Franklin500x575Marty Manzoni’s mother was fat. We all knew it, and we all knew better than to ever mention it, but that day in the school hall before basketball practice we were waiting for Coach to show up, and we got to talking about girls, as boys do, and someone mentioned Heather, a girl with sandy blond hair who carried her bulk around on ballerina tip-toes and told me just yesterday, above the noise of the bus, that she liked me—a girl with whom, against my better sixth-grade-judgment, I had secretly agreed to “go out.”

Marty Manzoni, whose mother we all knew was fat, had been bouncing a ball in the hallway when he turned to me, smiling.

“She’s a fat girl,” he said. “Why do you like a fat girl?” And the boys around us laughed because my secret had gotten out that day, as secrets do, and they had all been wondering the same thing.

I might have said that Heather and I rode the same bus for years, that we both liked football and sang along with Boys II Men, that we shared the kind of easy, endless conversations that later in my life I would recognize as the first signs of a good, healthy crush. I could have said I liked the idea of a girl liking me and I could have said that he was ruining it all with his questions.

Instead I chased him, as he must have known I would. I chased him down the hall and out the school’s large double doors. I chased him for Heather and for my stupid, boyish pride. But mostly I chased him for the giggling boys around us who left me no other choice, for making clear what I’d already figured out, that I couldn’t love a fat girl, that no one can love a fat girl.

Marty ran across the parking lot and onto the school’s large, green lawn, finally stopping beneath the flagpole, basketball tucked under his arm. I stayed at the curb and watched him standing there, his chest heaving, and then I opened my mouth and said the only thing a sixth-grade boy could say in a moment like that. And before the words—“Not as fat as your mom!”—left my mouth I knew that insult would hang in the air, as insults do, and make the other boys gasp and shudder as it slowly settled into the ground around us.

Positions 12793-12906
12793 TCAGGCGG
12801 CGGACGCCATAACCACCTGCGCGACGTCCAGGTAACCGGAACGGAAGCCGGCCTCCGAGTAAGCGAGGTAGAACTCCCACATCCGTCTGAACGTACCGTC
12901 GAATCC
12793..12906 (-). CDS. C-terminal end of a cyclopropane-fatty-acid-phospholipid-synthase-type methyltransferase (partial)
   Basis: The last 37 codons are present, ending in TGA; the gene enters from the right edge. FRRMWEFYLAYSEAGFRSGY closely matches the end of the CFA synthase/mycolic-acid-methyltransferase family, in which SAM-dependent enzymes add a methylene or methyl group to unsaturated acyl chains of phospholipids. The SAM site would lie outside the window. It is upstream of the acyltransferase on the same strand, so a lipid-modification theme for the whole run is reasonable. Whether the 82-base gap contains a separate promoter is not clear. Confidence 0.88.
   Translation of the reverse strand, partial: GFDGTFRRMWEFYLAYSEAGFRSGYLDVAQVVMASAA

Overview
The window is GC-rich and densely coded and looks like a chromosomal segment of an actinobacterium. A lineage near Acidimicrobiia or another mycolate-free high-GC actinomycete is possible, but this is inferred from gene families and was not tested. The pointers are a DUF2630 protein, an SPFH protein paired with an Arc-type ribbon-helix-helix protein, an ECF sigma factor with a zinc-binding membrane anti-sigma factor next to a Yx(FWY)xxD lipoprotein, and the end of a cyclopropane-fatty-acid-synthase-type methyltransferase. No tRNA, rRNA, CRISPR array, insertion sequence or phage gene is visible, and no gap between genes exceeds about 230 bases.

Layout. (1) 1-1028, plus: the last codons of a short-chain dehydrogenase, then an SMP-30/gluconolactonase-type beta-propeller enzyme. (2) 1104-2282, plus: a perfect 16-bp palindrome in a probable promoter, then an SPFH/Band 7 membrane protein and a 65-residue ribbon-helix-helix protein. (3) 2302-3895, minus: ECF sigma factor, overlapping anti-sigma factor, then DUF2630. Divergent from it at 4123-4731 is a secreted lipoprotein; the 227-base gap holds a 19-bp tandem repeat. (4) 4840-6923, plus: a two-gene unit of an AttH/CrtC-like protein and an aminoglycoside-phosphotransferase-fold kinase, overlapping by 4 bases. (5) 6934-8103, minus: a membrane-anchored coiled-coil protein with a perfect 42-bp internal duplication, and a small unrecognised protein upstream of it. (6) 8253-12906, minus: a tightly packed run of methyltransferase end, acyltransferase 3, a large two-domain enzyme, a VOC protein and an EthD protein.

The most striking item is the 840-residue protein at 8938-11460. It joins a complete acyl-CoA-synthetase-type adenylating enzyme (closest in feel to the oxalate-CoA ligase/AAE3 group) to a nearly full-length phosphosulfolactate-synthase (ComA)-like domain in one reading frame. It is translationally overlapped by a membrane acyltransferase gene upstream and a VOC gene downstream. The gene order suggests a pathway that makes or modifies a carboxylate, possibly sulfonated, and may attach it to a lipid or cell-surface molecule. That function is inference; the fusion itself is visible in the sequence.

Marty stood by the flagpole. Boys who’d spilled out of the double doors to watch chuckled. I turned, still breathing hard myself, and rejoined my teammates as if nothing had happened at all, as if my girlfriend wasn’t fat, and I hadn’t just breached some sacred boys’ club boundary. But Marty inched forward to the edge of the asphalt and lifted the basketball. It hit me on the ear so hard I fell to the ground, my head ringing, and I cried louder than I have ever cried anywhere—an indignant, fearful cry, a where-is-my-mother-cry—and the boys around me backed away, as if afraid they might catch something.

Then Coach pulled up in his car and stepped out, looked at me sprawled and bawling on the concrete, and then at Marty who walked past us both, picked up his basketball, and disappeared into the school. The other boys followed Marty in a mute procession past my body, and Coach held the door open to follow behind them. “Get up,” he said in a voice that meant, “You’re acting like a girl.”

I lay on the ground, half hoping that Heather might drive up with her mom and see me on the ground and screech to a halt, jump out of the car and come kneel at my side and take my head in her arms; and the other half of me was hoping she would never come to school again, that I might die right there on the asphalt, and this story along with me.

Joey Franklin’s essays have appeared in Gettysburg Review,  Writer’s ChronicleThe Normal School, the 2012 Norton Nonfiction Reader, and other venues. He is an assistant professor of English in the MFA Program at Brigham Young University.

Photography by Liz Wuerffel